The story moves at a great pace, taking place over the span of the entire first semester. While Amanda grows closer to her friends, and even more so to Nick, she still has a tendency to act on her own and not include her new-found friends in on the action. When she stows away on a delivery truck in the hopes of getting to her father, she is thrust into an unexpected (and honestly, quite humorous) adventure that takes her entirely in the opposite direction where she gets to drive a truck, gets car-jacked, gets attacked by a monkey on a train, and has the opportunity to use all of her skills to not only stop a criminal mastermind from completing a nefarious plan to take control of the world's sugar industry, but also to save her father's life.
I cannot say enough good things about this book. The writing is excellent, the characterization is engaging, and Berinstein keeps it real by acknowledging the differences in Amanda's American upbringing and lifestyle to those of the other students, who are British. She even manages to throw in a good Nancy Drew reference:
What was really neat about the car wasn't all that flash though. It had a way cool rumble seat. Amanda had wanted to ride in a rumble seat ever since she'd read the early Nancy Drew books, in which the girl sleuth had driven a blue rumble-seated roadster. (p. 102)
Interesting that she points out that Amanda read the "early" Nancy Drew books, which says the author has more than a passing knowledge of the Nancy Drew history, since it was in the original text books that Nancy drove a roadster. In the revised editions, she drove her blue convertible.
Now, I do have to admit, I did pick up one minor discrepancy, and the only reason I mention it is because if it stuck out so easily to me, I have no doubt others will notice when reading it. On page 101, right after the explosion in the garage, Amanda is spying on the teachers and the firemen. She wonders if one of the teachers is injured, but realizes, "She couldn't see how. He looked perfectly fine. There were no paramedics at the scene and no one was paying attention to him." Then, just four pages later, when she is joined by Nick, She comments, "It looks like no one was hurt," to which is responds, "Because there's no paramedics?" Here, the book indicates that Amanda realizes Nick is right, as "She hadn't noticed." Now, how could she not notice there were no ambulances, when just four pages prior, she had determined her teacher was not injured because there were no paramedics on the scene? Does this spoil the reading of the story? Of course, not. One minor continuity glitch in a 344 page book, I'd say that was pretty darned great!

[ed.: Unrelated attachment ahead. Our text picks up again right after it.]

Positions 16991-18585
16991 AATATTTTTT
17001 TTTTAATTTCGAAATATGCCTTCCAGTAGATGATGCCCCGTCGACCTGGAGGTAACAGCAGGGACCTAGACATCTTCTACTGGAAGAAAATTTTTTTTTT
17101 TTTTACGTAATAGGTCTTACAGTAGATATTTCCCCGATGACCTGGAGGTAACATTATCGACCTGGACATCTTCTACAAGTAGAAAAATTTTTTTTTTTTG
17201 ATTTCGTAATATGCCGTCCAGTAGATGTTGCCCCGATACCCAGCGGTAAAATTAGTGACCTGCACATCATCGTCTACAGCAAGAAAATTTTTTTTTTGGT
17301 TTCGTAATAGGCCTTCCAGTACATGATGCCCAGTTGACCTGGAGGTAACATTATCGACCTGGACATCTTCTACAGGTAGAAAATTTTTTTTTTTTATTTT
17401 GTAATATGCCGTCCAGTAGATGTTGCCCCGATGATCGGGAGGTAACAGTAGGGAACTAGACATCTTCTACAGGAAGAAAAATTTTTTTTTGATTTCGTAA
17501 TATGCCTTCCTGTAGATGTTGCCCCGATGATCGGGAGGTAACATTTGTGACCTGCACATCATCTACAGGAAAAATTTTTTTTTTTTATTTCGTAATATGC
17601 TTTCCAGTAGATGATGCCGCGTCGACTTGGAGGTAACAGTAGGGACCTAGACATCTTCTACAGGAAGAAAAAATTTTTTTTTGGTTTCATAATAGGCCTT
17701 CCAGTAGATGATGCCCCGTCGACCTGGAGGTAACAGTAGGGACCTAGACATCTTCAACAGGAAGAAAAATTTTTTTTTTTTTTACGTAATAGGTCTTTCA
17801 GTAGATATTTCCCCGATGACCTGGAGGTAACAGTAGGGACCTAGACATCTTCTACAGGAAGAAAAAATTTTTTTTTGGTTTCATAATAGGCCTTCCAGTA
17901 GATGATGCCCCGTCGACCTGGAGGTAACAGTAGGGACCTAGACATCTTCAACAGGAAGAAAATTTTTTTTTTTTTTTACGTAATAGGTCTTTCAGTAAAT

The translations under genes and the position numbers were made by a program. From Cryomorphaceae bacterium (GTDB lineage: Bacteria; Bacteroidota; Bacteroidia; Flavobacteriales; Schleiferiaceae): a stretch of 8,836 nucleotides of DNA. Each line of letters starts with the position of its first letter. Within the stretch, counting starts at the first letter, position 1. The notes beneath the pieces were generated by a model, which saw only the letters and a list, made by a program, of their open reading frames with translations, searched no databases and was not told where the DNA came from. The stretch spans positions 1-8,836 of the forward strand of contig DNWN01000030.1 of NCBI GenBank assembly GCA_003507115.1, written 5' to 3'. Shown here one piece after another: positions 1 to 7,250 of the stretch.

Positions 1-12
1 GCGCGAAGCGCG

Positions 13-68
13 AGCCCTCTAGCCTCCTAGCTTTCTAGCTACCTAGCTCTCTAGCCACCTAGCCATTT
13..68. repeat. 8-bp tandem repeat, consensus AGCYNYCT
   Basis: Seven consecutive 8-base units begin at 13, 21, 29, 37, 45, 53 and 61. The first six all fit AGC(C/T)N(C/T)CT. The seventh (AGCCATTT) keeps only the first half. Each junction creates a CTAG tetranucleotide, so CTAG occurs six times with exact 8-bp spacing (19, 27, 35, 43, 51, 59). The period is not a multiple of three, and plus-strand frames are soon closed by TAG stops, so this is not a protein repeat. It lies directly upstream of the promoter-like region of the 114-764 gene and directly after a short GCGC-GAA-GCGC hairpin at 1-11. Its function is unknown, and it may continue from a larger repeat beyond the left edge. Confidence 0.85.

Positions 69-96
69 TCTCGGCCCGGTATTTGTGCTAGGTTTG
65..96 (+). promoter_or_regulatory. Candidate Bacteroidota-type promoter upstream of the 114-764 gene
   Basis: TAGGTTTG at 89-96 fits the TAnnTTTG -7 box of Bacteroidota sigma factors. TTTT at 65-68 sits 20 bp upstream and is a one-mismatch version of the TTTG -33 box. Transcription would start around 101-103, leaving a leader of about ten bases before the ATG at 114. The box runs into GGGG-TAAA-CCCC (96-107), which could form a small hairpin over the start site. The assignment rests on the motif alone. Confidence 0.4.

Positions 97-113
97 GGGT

I so wish this author were writing the current Nancy Drew and/or Hardy Boys books - they would certainly be a far cry better and would probably be selling a lot more than what they are. Berinstein is a superb author who knows how to tell a truly engaging story with lots of twists and turns. And while there are two mysteries (the staged one by the school and the real one involving the sugar conspiracy and her father), both get played well. Definitely a series I would recommend to anyone of any age - young or adult. Can't wait to dig into the second one (The Orange Crystal Crisis - and yes, the series does focus on colors, as the old Connie Blair series of days gone by did), where, based on the last paragraph in this book, Amanda will be meeting an interesting new student at the school!
RATING: 10 gluppy things out of 10 for proving beyond a shadow of a doubt that a great young adult mystery does not have to be short or simple, but can be fully fleshed out with believable characters and intricate plots!